The transport industry venture was in conjunction with his older brothers Madinda and the late Adam.
He was to be rescued by his late homeboy from Binga, Nkulululeko Sibanda who ran Highfield United through his Twalumba Holdings.
However, he left the team after a fall out with Sibanda.
There were sensational claims that Ndlovu would watch porn videos on his mobile phone in the company of young players.
That was never substantiated.
Charismatic as he is, he caught the eye of South African billionaire Patrice Motsepe who employed him as team manager for Mamelodi Sundowns .
He is back in the game and lessons were learnt for him and other younger footballers to follow after him.
Benjamin Mwaruwari, often known simply as Benjani was groomed at Air Zim Jets and the eagle eye of Jomo Sono spotted him.
He took him to his club Jomo Cosmos where he was to later move to Europe in 2001 to join Swiss side Grasshopper Club Zürich before moving to Auxerre a year later.
He signed with Premier League club Portsmouth in 2006, then went on to play in England’s top flight for Manchester City, Sunderland and Blackburn Rovers before returning to Portsmouth in 2011.
According to celebsmoney.com, Benjani’s net worth in the first quarter of the month is between US$100 000- US$1million.
The site did not, however, reveal how they arrived at that figure.
Benjani’s love life has been a closely guarded secret and he has been involved in several philanthropic projects including a soccer tournament in Bulawayo
He is believed to own several mansions in and outside Zimbabwe.
He is an inspiration and role model to the new crop of footballers and he has been out of the media.
The bad boy of local football. He was born in December 1992 and began professional career at Kiglon before joining Dynamos in 2011.
He is immensely talented but his off pitch behaviour is not brilliant.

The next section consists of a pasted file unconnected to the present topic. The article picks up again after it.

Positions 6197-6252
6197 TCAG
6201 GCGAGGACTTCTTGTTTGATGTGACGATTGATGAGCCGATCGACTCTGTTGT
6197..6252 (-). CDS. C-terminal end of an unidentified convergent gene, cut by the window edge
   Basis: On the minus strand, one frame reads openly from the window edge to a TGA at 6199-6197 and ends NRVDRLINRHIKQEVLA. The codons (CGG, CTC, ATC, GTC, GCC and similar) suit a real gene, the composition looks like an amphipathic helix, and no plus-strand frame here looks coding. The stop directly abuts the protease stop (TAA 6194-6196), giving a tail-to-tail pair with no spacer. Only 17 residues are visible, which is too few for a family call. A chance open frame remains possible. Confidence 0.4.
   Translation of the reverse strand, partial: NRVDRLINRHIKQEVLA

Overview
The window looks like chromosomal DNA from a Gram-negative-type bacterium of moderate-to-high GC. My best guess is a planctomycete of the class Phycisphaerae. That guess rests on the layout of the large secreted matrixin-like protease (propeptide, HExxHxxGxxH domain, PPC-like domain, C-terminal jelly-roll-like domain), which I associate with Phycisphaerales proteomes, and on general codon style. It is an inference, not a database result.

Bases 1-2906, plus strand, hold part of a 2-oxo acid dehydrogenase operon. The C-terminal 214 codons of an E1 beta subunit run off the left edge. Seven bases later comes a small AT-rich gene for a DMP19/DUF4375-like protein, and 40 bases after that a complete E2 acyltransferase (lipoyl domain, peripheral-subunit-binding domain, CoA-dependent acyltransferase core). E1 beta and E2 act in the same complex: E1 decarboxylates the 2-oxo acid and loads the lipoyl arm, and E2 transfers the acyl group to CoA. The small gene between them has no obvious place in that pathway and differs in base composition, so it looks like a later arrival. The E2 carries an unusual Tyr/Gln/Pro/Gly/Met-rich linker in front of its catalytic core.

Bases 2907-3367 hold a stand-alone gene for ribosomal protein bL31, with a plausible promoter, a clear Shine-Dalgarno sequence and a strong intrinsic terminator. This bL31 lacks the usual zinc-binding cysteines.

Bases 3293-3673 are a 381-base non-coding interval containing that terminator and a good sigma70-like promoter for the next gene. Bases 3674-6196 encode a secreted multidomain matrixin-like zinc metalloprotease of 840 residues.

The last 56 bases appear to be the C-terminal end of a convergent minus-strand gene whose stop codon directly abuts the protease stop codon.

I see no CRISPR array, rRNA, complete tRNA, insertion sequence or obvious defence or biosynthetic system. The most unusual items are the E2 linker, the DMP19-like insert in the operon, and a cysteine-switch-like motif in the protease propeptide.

He won two Zimbabwe Premier Soccer League cups , Mbada Diamonds Cup and Soccer Star of the Year award.
For Tuks, he made twenty appearances and scored 3 goals in all competitions before returning to Bidvest.
He is said to be an alcohol addict and the money he earned playing abroad is not commensurate with his lifestyle.
Before his latest move to Ngezi Stars, a video of a pale looking Mukamba playing plastic football in the dusty streets of Highfield went viral.
At his peak, he caused a stir when he bought six crates of beer for a fan at PamaStones shopping centre in Highfield.
The fan (name withheld) was left shell-shocked after this extravagant gesture.
He is the best example of a Shona idiom ‘mapudzi anowira kusina hari‘ (loosely translated to opportunities go to those who are not ready)
Harlington Shereni and Gilbert Mushangazhike are other stars that fell from glory to grass with Shereni at one time relying on Mwaruwaru for survival, in the same breath the late Francis Shonhayi turned to Tauya ‘Flying Doctor’ Murewa for survival.
Pint sized strike Khama Billiat needs to realise that a stitch in time saves nine, his off-pitch behaviour has been questionable lately.
I leave it there, its a story for another day.
The moral of this piece is the need to have fall back plans and proper managers and guidance for our local footballers.